5. Generate a cash flow statement

Add the solutions to the three calculations above to your business’s beginning cash for the period to add into your cash flow statement. We give more details about the cash flow statement in the next section.

What Is a Construction Cash Flow Document?

A cash flow statement or construction cash flow document can help you understand your construction business’s cash flow position at the end of the period. To project cash flow, you can create a cash flow projection (or a cash flow forecast) that foresees any potential future cash flow issues. This projection should help give you time to pivot and avoid issues with your bottom line in the coming months and years.

Keep in mind that negative cash flow over a short period of time isn’t necessarily an indicator of trouble. Instead, it could mean that you are making big investments that will grow your business. You’ll want to focus more on long-term cash flow rather than short-term since sustained negative cash flow can be problematic. 

Typical Construction Cash Flow Problems

When it comes to cash flow management in the construction industry, there are several common issues you might run into: 

  • You pay your bills too quickly. It might sound like a good idea to pay a bill right away so you’re not late, but that can leave you strapped for cash in the meantime. 
  • You don’t ask customers to pay anything upfront. You might be required to pay for items before a new project begins, so not having any sort of payment written into the construction contract from your customer can make it difficult to afford.
  • You’re slow to send out invoices. You don’t send your invoices to your customers as soon as the job is done, which creates a delay in the beginning of the payment process.
  • Your customers are slow to pay. On the other hand, you might send out your invoices right away but your customers take 90 days to pay you. Delayed payments might mean months of not having cash in your pocket to put toward another project. Non-payment is also a problem.
  • You didn’t budget for retainage. Retainage is when a customer holds back 5% to 10% of the total construction costs until the project is complete, so failing to budget for this can create a hole in your cash flow.
  • You don’t manage change orders properly. Any adjustments to the work after the project has started requires a change order, and your project manager needs to manage the changes in your budget to make sure you get paid for everything.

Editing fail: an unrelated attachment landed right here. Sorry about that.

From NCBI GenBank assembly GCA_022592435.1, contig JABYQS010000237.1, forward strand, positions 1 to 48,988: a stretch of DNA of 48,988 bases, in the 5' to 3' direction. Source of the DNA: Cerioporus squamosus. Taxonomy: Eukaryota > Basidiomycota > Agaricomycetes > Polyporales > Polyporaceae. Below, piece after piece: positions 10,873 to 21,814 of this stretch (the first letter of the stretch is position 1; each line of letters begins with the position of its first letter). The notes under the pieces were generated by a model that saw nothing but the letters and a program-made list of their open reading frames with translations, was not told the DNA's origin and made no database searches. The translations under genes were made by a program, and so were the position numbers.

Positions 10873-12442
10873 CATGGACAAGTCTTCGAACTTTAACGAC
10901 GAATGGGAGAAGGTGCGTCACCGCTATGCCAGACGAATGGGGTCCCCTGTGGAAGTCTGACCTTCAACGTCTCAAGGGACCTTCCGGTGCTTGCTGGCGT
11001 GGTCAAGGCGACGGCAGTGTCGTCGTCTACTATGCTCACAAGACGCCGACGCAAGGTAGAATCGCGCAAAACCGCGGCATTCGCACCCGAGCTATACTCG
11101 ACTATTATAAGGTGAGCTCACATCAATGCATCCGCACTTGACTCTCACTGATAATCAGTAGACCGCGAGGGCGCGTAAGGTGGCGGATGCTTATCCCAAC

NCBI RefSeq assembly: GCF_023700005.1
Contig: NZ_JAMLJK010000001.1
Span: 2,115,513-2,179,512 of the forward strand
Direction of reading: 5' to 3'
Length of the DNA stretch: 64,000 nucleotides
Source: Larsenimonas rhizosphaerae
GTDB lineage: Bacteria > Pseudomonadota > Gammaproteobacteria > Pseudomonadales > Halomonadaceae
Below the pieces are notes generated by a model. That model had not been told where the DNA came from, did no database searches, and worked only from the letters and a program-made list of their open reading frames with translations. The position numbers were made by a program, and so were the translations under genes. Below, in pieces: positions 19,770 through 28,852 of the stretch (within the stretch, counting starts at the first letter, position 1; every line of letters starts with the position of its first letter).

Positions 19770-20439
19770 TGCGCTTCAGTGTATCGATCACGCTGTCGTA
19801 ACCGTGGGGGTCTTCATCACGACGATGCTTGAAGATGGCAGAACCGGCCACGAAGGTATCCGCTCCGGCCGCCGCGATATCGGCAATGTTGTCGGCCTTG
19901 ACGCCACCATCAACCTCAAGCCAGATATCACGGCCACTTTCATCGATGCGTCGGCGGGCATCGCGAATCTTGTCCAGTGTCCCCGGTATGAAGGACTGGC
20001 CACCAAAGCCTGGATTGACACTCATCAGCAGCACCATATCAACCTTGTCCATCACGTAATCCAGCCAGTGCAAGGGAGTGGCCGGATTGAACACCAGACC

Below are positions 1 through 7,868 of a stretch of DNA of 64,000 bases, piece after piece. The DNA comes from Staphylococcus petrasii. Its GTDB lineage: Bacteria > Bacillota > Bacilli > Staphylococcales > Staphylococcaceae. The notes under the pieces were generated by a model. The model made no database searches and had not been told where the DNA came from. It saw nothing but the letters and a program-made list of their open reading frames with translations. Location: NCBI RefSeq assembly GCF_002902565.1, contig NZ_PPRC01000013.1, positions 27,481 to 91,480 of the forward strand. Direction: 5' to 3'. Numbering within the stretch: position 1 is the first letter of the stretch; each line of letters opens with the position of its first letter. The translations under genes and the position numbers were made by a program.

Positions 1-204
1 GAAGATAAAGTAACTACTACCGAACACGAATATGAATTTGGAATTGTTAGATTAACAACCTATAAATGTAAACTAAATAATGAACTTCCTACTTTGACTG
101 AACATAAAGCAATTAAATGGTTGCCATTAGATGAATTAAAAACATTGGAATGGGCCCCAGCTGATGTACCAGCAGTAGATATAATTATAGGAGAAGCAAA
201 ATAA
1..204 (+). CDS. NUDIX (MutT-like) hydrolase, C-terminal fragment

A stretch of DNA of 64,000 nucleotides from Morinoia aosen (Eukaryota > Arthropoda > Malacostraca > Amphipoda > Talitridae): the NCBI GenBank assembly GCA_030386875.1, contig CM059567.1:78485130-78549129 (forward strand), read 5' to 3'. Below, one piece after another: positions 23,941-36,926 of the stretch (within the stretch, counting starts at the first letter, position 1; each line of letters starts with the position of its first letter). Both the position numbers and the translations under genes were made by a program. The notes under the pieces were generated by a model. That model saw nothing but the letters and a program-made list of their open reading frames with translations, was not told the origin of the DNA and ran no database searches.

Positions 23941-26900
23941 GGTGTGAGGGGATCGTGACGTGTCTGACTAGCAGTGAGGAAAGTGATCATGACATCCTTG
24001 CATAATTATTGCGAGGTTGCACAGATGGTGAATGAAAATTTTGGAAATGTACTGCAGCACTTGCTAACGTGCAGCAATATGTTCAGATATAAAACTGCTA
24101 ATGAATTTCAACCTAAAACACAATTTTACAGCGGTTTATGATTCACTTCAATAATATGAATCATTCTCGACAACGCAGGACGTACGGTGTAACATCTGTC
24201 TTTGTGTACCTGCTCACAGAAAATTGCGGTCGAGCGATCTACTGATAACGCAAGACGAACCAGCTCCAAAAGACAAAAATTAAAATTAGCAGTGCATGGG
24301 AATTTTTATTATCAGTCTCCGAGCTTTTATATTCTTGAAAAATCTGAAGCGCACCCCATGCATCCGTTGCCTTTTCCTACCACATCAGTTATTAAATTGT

How to Improve Construction Cash Flow

In construction management, it can be difficult to keep track of all your finances and cash flow. If you’re looking to get out of the negative, there are a few things you can do. Distributing your costs, staying on top of your outgoing invoices, and setting up electronic payments from customers can all help.

Also, try progress invoicing. This system allows you to invoice for work as you complete it, which helps you avoid overbilling or underbilling (or invoicing for the majority of the project at the beginning or the end). Put it in the payment terms that you’ll send invoices as you make progress. Additionally, business credit cards can improve cash flow — and some even provide a 0% APR for a period of time so you aren’t paying interest for the first months.

Instead of paying off a bill right away, pushing the payment back closer to the due date can lessen your gaps in cash flow. And asking customers to put down money upfront can help ease the strain of having to pay for all of the expenditures out of pocket.

Finally, if you have slow-paying customers, try to be more picky about who you’ll work with. Perform credit checks on current or potential customers to see if they have a history of making late payments. This research can save you headaches down the road.

Lenders Depend on Construction Cash Flow Documents

Having the right documentation in place before you apply for business startup loans is essential. Construction cash flow documents are no different. But if a construction loan doesn’t fit your business right now, there are many other options that may be open to you.
For example, you could consider a line of credit or a short-term loan. These are more flexible options that typically allow you to spend on any of your business needs. Create a free account (or update an existing account) with Nav to find the best possible funding options for your construction business today.

This article was originally written on June 29, 2022.